Not so widely reported was that public and private sector wages growth including bonuses increased by +0.7 per cent in the quarter - the strongest result for the June quarter since 2010 - to be +2.1 per cent higher over the year.

Furthermore, the numbers of hours worked in the economy has been rising solidly over the past 12 months, even if growth in the hourly rates of pay has been subdued. 

Public sector wages growth has been surprisingly robust in rising by +2.39 per cent over the financial year.

But private sector wages growth really has been in the doldrums, increasing by only +1.78 per cent.

You can see here how private sector wages growth has tailed off since the peak of the resources boom.


The unemployment rate in New South Wales has fallen to just 4.8 per cent - across Greater Sydney it is now below 4.4 per cent - yet to date there are still few signs yet of wages growth really picking up.

Indeed, annual wages growth around the traps was remarkably similar across the states and territories, tracking in a range of +1.9 to +2.1 per cent, with Western Australia the sole laggard at +1.4 per cent. 


Although lower nominal wages growth is seen as a 'bad thing', it is also a mechanism which helps the labour market to adjust through weaker periods. 

Contrary to what you might think, across the past two decades the strongest percentage growth in wage prices has been seen in Western Australia, then South Australia, and then the Northern Territory (although there are of course wide variations within the states). 


Industry trends - services sectors lead

There was a strong +0.8 per cent quarterly pick up in mining wages in the second quarter, with many workers apparently being awarded their first significant pay rise in a couple of years or so, but in annual terms mining wages have still been limping along at +1.1 per cent.

Wages growth in rentals, hiring, and real estate has also been very subdued, reflective of the notable evidence of new entrants to the industry.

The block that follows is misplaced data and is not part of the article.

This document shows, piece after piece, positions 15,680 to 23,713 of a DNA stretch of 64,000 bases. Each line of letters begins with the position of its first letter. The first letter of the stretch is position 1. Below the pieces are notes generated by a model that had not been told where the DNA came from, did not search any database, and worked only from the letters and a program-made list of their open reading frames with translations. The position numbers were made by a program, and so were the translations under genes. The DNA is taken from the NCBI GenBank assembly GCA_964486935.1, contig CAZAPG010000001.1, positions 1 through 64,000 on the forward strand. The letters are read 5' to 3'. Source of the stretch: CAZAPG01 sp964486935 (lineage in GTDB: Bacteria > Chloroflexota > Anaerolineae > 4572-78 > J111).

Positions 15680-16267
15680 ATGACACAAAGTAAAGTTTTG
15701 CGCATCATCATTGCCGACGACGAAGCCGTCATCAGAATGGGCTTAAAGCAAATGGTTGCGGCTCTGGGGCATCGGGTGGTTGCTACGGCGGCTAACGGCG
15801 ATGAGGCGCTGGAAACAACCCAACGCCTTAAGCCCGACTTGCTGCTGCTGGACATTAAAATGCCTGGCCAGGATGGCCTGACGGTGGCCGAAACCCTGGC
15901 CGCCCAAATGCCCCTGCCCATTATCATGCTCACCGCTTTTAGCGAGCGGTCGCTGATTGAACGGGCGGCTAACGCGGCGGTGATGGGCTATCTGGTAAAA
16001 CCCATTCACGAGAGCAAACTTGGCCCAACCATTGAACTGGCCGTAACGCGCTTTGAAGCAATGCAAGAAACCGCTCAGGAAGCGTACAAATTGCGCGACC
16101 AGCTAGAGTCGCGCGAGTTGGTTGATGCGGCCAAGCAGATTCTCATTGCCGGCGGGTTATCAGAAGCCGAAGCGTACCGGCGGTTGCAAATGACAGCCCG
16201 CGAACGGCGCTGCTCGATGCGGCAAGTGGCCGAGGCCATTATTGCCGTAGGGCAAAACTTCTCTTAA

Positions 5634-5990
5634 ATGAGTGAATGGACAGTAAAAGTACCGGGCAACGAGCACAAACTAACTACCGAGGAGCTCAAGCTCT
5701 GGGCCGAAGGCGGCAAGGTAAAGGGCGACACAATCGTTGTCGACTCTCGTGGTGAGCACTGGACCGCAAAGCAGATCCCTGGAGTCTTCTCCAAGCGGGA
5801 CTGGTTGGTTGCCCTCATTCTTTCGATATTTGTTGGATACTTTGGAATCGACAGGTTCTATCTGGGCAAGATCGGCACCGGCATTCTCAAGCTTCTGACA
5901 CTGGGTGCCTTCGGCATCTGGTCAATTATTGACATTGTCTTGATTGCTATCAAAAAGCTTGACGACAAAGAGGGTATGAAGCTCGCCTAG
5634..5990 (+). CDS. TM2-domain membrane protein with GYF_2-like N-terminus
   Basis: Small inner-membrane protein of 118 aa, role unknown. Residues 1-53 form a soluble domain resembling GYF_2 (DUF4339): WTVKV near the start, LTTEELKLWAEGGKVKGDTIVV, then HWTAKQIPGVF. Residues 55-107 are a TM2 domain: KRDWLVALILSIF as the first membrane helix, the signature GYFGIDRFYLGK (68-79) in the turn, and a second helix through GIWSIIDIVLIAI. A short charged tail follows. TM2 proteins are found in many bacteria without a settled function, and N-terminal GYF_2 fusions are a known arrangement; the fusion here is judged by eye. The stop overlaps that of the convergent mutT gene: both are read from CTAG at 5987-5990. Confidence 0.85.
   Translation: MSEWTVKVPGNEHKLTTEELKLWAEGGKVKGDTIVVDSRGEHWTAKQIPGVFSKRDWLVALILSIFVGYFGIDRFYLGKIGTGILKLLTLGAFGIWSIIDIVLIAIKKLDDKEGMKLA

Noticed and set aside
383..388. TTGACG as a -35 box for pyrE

Over the financial year the top performing sector was healthcare and social assistance, an industry that has seen gargantuan employment growth over the past two decades. 


Education and training has been another area of focus for wages growth, perhaps reflective of the surge in international students hailing from Asia. 

Wages growth in financial and insurance services remains quite moderate at +2.1 per cent. 

The wrap

With wages growth stuck at these low levels there are few inflationary pressures around, and there's pretty much zero chance of interest rates being hiked any time soon. 

An optimist might say that in unrounded figures annual wages growth is marginally higher than it was in the final quarter of 2016, though that might be clutching at straws a bit.

Including bonuses, wages growth was better, suggesting that the bottom may well now be in.

Indeed, with minimum wages increases taking effect from 1 July, annual wages growth will very likely be stronger next time around. 

With hiring in the labour market improving strongly in 2017 - and with other forward-looking indicators appearing quite robust - the Reserve Bank anticipates a return to full employment, but also that it may well take a few years for that to play out. 

In the meantime, it seems that many employees will have a tough gig negotiating pay rises.

Jobs figures due out tomorrow!